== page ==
The Himalayan kingdom of Ladakh, better known for snow leopards and its ancient Buddhist culture, is a land of high passes and one of the most remote regions in India. It lies entrenched at the edge of the Karakoram Range in the northwest and the Himalayan Range in the southwest with the trans-Himalaya at its core. The Indus River, originating from Tibet in the north, flows through the center of Ladakh and flows further on to Pakistan. Ladakh is a high-altitude desert and temperatures, which can reach as low as -45oC in winter, are the most extreme here.
The remote and inhospitable land of Ladakh has always fascinated city-dwellers with its images of a stark and barren landscape juxtaposed alongside lush green fields, monasteries that are perched precariously on mountain tops and an intriguing blend of cultures. Leh, the present capital of Ladakh, was once the central meeting-point for caravan traders from Central Asia and the plains of India. The region is widely known for its unique crafts such as metal work, paintings, weaving and wood carving. Archery and polo are the traditional sports here.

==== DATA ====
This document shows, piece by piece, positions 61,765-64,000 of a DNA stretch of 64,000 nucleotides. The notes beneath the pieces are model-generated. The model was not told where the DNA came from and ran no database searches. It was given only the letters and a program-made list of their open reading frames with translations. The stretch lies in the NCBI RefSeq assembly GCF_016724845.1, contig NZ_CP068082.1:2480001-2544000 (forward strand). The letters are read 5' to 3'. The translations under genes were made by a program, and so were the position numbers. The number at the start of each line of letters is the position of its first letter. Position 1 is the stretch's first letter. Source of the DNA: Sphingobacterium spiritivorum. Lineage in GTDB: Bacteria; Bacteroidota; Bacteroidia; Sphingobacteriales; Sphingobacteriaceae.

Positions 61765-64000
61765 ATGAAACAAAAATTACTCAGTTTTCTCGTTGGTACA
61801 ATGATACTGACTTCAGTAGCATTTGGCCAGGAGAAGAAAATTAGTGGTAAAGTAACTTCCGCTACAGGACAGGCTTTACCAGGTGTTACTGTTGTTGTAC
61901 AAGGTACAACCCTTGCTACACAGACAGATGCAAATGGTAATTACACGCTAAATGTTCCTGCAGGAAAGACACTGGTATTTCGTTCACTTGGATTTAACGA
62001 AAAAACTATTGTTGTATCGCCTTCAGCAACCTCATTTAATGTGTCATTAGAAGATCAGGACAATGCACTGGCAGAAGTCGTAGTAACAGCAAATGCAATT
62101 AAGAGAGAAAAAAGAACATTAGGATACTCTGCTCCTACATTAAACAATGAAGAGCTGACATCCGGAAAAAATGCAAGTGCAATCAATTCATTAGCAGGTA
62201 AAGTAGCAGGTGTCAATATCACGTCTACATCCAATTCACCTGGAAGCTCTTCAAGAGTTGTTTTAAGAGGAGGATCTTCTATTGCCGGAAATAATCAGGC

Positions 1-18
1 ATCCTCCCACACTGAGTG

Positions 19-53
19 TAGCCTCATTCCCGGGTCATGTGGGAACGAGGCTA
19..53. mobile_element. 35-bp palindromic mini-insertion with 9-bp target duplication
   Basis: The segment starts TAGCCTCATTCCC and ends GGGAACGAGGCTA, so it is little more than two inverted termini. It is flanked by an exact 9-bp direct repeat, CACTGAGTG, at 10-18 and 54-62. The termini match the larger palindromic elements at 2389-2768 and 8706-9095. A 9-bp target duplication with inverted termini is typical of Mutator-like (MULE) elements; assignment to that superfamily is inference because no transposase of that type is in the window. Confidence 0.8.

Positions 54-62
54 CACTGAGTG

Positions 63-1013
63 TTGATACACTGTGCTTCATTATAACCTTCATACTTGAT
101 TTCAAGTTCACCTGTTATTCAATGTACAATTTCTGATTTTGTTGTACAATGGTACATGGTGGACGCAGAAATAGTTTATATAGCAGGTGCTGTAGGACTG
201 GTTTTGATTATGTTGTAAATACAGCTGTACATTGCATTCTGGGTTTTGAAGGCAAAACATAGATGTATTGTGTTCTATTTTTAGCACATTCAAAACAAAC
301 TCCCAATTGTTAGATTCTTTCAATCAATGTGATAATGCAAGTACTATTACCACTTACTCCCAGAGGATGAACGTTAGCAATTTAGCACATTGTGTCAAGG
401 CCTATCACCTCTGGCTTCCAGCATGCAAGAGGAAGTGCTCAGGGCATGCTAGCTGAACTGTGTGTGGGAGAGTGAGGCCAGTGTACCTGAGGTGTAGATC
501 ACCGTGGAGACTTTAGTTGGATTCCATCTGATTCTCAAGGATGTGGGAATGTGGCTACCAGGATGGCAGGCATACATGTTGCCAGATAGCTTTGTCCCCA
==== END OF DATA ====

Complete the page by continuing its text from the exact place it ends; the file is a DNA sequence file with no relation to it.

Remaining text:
Ladakh is one of the last remaining places where Tibetan Buddhism is practiced in its original form. Its people are imbued with an ancient culture and survival skills in this cold desert land handed down the generations for thousands of years. And no matter how much pre-reading you might have done, a journey to this remote yet beautiful land more than fulfils all the expectations of the traveler to see it through his own eyes, to experience it through his own emotions and to comprehend it through his own sensibility.
Some of the more popular treks in Ladakh are the Markha Valley trek, and the Padum and Lama Yuru trek. The trek on the frozen Zanskar River, especially, is a truly adventurous one.